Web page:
At Harris Federal, we have represented federal workers for over a decade. Something we have encountered, of which many federal employees are unaware, is that there are offsets for OWCP workers’ compensation wage loss and schedule award benefits with social security disability and FERS disability annuity payments. Unfortunately, the agencies sometimes take a while to catch the offsets, which may result in years of overpayment, which you then owe back to the federal government.
It is nearly impossible to get out of repaying your overpayments. This is why it’s important to understand how these offsets work, so you can catch the overpayment before it accrues to the point of significant concern.
The Offset Between Social Security and Workers’ Compensation
The Social Security Administration (SSA) offsets its annuity payments for clients who are receiving OWCP workers’ compensation benefits. If you are receiving wage loss payments or a schedule award, then the SSA will deduct a percentage of its annuity payments based on the amount you’re entitled to through OWCP.
The OWCP benefits are meant to be temporary, and the agency’s goal is to eventually send you back to work, even if your injury or disability hinders your work performance. For this reason, many federal workers opt to apply for FERS disability retirement benefits, which continue until the claimant can withdraw from their TSP and pension at the age of 62.
It’s important to understand the following:
- You can NOT continue to receive OWCP wage loss benefits, while also earning federal disability retirement annuity
- You CAN receive an OWCP schedule award (pay for a statutory number of weeks based on which body parts are disabled) in conjunction with federal disability retirement annuity
- You MUST apply (not necessarily be approved) for social security disability in order to file for FERS disability retirement
Since it’s only a matter of time before the OWCP terminates a federal worker’s wage loss payments, many of our clients choose to apply for FERS disability retirement, so they have financial support until they can access their full retirement fund. If their OWCP claim also entitles them to a schedule award, then they will wait and receive it once their OWCP wage loss payments have expired.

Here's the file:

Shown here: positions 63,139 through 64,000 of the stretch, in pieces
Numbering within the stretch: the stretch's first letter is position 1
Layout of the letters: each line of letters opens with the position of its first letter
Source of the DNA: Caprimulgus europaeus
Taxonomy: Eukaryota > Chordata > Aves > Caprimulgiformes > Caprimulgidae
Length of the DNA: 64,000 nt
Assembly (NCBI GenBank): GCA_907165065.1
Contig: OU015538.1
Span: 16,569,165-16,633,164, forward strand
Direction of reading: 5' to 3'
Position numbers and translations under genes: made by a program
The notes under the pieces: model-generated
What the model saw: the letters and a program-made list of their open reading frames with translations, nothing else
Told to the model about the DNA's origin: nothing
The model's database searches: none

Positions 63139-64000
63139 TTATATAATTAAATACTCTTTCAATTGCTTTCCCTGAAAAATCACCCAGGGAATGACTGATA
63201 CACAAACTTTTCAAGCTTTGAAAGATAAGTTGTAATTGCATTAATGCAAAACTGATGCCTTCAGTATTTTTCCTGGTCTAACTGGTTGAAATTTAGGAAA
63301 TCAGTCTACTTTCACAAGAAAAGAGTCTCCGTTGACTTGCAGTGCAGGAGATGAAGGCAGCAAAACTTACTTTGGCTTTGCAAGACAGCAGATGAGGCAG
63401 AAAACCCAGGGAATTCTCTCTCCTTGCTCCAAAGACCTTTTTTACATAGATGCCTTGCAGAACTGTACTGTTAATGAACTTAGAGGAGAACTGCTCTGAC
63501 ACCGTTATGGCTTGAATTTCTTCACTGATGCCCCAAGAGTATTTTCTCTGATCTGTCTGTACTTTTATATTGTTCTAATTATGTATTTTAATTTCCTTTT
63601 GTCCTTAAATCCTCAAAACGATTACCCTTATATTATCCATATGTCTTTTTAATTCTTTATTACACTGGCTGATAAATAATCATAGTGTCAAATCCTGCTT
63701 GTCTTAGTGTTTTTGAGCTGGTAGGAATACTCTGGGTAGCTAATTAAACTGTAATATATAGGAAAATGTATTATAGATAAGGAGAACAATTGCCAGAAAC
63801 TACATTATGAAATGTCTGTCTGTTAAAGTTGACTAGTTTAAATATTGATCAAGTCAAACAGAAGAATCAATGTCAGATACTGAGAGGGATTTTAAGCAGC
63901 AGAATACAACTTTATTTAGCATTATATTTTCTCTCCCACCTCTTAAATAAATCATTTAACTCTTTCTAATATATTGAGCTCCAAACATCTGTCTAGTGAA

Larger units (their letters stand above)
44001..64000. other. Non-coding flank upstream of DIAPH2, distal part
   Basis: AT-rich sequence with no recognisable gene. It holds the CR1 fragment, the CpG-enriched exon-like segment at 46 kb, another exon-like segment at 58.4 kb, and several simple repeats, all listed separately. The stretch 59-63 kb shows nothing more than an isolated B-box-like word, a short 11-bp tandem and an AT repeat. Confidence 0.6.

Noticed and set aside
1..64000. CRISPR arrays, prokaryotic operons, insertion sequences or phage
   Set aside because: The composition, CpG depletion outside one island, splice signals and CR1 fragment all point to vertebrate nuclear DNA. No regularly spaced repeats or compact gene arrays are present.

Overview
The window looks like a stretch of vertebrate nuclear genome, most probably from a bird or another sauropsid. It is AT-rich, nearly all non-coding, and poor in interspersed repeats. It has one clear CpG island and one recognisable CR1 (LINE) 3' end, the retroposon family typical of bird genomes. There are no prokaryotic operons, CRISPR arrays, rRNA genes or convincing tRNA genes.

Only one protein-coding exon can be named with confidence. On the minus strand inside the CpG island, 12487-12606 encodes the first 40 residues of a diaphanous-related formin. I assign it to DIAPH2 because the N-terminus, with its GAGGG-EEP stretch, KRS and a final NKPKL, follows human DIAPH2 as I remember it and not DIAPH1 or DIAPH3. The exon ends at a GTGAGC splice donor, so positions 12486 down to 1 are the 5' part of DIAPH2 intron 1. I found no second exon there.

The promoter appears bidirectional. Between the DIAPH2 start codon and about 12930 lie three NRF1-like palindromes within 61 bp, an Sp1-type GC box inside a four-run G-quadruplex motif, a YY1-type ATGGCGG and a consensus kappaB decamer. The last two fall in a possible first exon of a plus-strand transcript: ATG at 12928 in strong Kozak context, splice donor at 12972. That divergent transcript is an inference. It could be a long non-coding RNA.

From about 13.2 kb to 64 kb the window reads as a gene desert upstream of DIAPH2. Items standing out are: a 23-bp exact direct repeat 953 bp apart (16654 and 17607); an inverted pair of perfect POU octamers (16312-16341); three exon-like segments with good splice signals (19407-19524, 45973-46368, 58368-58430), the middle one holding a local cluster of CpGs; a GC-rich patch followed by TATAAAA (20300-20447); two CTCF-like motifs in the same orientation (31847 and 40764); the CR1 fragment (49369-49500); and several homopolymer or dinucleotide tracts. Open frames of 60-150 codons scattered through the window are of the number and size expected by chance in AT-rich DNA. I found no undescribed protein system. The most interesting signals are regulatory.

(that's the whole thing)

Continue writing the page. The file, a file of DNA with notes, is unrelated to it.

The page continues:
So, first you have OWCP wage loss benefits…second you apply for FERS disability retirement…then you stop receiving OWCP wage loss, and receive payments for your schedule award, while also getting monthly disability retirement annuity until you turn 62.
Throughout the entire process, you may also receive a social security disability annuity.
The social security disability annuity is what makes matters tricky. Remember, your social security disability payments are reduced based off of your OWCP benefit. So if your schedule award is relatively substantial, then your Social Security disability payments will reduce significantly.
The Office of Personnel Management (OPM) oversees all FERS disability retirement cases, and your FERS disability retirement annuity is offset by your Social Security disability payment. In theory, it would seem like the offset would be based off of the amount you actually receive for social security disability, taking into account the reduction for the OWCP schedule award. This is NOT the case. The court has ruled and upheld that the OPM can offset its disability retirement annuity based on the total amount of money you are entitled to receive from the SSA, NOT the amount you actually receive.
This is all based off of the precedential case of Johnson v OPM, 70 MSPR 109 (1996)
Johnson v OPM, 70 MSPR 109 (1996)
Johnson received OWCP wage loss for a period of time, and was later approved for FERS disability retirement, which she opted to apply retroactively. Her OWCP wage loss benefits then changed to a schedule award. Johnson’s Social Security disability was reduced by $375.74 per month by the OWCP schedule award.
In a notice of December 15, 1994, OPM advised Johnson that she had incurred an overpayment of $1,739.83 (September through November 1994), because OPM had failed to compute her FERS disability annuity by offsetting the full, unreduced, assumed social security disability benefit.
The court ruled in favor of OPM, and Johnson had to pay back the $1,739.83.
Over the years, several federal workers have taken similar cases to the court system; however, the Merit Systems Protection Board (MSPB) and Federal Circuit has consistently upheld the Johnson decision.
The law is incredibly complex, and it’s critical you seek experienced legal professionals to represent your case. At Harris Federal, we can help. Contact our firm to speak with a representative about your case.